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Education and Employment

Hearing to examine education pathways for people with disabilities

female teacher sitting at desk with a Down syndrome schoolboy

Public hearing 24 will commence on Monday 6 June in Canberra for five days. The hearing will examine the experiences of children and young people in different primary and high school education settings, including what are commonly referred as special schools with a focus on Western Australia and South Australia.

The Royal Commission will hear evidence about the pathways provided by different education settings from early childhood through to high school and transitions to life after school.

Witnesses will share their experiences of battling to ensure their children received a quality education and the same opportunities as their siblings without disability. They will share their experience of the schools failing to work with parents to develop individual learning plans, failing to provide adequate support, responding to behaviours of concern with restrictive practices and the impact of conflicts.

Having access to education is a fundamental human right, protected for people with disability under the Convention on the Rights of Persons with Disabilities (CRPD). Education is also a determinant of future outcomes such as employment and health, and vital to the full development of an individual’s potential.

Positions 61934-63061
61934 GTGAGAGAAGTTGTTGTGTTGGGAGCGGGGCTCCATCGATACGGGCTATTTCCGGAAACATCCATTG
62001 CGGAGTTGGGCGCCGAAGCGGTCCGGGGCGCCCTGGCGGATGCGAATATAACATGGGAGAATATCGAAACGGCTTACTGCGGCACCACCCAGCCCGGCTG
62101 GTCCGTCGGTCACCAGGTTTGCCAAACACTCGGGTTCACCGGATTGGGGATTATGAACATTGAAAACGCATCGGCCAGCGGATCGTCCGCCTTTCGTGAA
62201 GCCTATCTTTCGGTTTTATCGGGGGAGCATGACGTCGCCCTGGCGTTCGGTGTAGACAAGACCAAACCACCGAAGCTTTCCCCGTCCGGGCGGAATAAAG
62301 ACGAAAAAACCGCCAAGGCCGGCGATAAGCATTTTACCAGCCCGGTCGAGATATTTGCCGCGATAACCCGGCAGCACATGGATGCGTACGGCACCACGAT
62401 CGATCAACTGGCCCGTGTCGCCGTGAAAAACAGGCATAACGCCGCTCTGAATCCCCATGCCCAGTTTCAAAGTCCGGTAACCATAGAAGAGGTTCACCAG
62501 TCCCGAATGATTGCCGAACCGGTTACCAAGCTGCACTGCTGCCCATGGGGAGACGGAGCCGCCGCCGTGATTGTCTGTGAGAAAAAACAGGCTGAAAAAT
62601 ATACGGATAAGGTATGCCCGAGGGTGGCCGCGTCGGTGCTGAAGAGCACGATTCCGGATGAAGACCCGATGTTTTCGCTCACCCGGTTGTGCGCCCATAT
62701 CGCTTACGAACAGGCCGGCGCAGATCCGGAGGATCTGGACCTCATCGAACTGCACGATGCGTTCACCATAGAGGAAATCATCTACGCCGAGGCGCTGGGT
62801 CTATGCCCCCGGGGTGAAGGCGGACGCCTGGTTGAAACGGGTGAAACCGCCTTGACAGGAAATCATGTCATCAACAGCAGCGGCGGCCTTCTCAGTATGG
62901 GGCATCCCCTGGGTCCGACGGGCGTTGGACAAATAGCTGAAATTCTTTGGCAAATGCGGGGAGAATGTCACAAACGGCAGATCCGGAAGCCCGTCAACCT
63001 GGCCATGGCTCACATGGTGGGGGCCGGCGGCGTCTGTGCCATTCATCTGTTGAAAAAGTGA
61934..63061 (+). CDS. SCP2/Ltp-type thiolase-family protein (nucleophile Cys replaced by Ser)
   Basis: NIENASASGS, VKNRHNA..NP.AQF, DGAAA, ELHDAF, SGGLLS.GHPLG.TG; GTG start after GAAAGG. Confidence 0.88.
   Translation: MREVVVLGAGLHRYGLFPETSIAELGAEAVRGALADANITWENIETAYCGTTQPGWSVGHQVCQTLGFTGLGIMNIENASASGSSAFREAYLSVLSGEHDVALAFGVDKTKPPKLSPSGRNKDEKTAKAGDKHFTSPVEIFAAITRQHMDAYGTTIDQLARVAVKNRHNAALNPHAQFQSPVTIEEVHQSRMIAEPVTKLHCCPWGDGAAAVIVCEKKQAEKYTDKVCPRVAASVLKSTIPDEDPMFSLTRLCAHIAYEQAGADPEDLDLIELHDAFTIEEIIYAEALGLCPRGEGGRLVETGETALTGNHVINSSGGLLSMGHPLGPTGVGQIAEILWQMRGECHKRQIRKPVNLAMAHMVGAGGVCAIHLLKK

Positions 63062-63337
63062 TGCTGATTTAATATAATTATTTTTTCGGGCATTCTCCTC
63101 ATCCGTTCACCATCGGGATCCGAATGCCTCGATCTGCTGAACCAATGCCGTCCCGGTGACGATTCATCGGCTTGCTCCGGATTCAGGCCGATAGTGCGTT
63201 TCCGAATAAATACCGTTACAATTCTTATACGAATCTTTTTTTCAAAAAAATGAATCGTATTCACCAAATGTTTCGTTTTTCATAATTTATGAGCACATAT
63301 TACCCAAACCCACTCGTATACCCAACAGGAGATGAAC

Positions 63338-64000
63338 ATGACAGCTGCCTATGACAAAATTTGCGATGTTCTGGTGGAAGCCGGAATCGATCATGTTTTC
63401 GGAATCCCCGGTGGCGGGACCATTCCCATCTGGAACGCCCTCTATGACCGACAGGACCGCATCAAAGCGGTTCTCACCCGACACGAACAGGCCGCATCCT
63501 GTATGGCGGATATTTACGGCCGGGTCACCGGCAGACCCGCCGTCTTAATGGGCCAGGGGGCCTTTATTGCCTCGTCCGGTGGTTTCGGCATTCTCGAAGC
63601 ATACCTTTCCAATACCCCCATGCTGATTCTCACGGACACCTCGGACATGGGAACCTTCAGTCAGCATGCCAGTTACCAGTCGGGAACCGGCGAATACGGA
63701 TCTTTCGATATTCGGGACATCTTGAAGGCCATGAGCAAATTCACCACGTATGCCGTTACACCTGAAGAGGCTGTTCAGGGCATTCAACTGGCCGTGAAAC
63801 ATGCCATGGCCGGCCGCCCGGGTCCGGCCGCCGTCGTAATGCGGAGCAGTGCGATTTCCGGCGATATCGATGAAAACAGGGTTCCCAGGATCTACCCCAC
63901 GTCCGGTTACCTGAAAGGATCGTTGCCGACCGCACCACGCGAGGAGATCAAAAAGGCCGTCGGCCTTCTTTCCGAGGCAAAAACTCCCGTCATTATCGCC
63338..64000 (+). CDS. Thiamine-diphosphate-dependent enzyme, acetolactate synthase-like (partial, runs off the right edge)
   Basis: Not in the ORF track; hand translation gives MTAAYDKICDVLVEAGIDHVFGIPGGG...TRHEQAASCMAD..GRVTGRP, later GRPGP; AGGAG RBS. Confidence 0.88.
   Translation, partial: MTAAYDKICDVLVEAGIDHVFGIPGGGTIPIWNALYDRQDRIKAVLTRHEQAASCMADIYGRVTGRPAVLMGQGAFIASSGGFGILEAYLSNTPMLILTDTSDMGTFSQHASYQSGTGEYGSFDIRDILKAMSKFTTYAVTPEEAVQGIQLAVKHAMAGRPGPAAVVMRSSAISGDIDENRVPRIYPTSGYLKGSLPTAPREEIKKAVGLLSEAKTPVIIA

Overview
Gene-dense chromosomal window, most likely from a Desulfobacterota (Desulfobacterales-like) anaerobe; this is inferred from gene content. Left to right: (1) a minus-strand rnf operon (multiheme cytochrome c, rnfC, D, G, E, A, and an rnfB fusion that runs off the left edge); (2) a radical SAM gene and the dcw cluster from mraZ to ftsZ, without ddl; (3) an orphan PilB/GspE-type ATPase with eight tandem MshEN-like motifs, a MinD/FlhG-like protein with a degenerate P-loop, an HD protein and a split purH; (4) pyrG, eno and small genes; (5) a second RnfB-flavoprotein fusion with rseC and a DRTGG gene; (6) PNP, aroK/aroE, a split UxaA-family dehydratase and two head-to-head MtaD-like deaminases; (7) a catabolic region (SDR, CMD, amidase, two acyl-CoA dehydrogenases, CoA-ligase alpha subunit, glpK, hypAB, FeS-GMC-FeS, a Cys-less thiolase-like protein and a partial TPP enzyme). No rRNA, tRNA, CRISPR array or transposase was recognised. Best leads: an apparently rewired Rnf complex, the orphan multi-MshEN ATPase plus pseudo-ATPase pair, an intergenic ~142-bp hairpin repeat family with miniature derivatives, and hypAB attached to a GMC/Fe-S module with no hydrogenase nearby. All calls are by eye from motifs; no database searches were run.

Witnesses expected to appear at Public hearing 24 include a pre-teen with disability living in the ACT who uses assisted technology to communicate and learn. The importance of assisted technology was recently highlighted by UNICEF Executive Director Catherine Russell stating, “without access to assistive technology, children with disabilities will continue to miss out on their education.”

The Royal Commission will hear from Children and Young People (CYDA), Inclusion Australia and the Yellow Lady Bugs about the experiences of their members and a vision for more inclusive education settings.

Representatives from education authorities in Western Australia and South Australia and a representative from the National Disability Insurance Agency (NDIA) will also give evidence.

Public hearing 24 builds upon the Royal Commission’s ongoing work relating to the experiences of students with disability, including Public hearing 2 and Public hearing 7.

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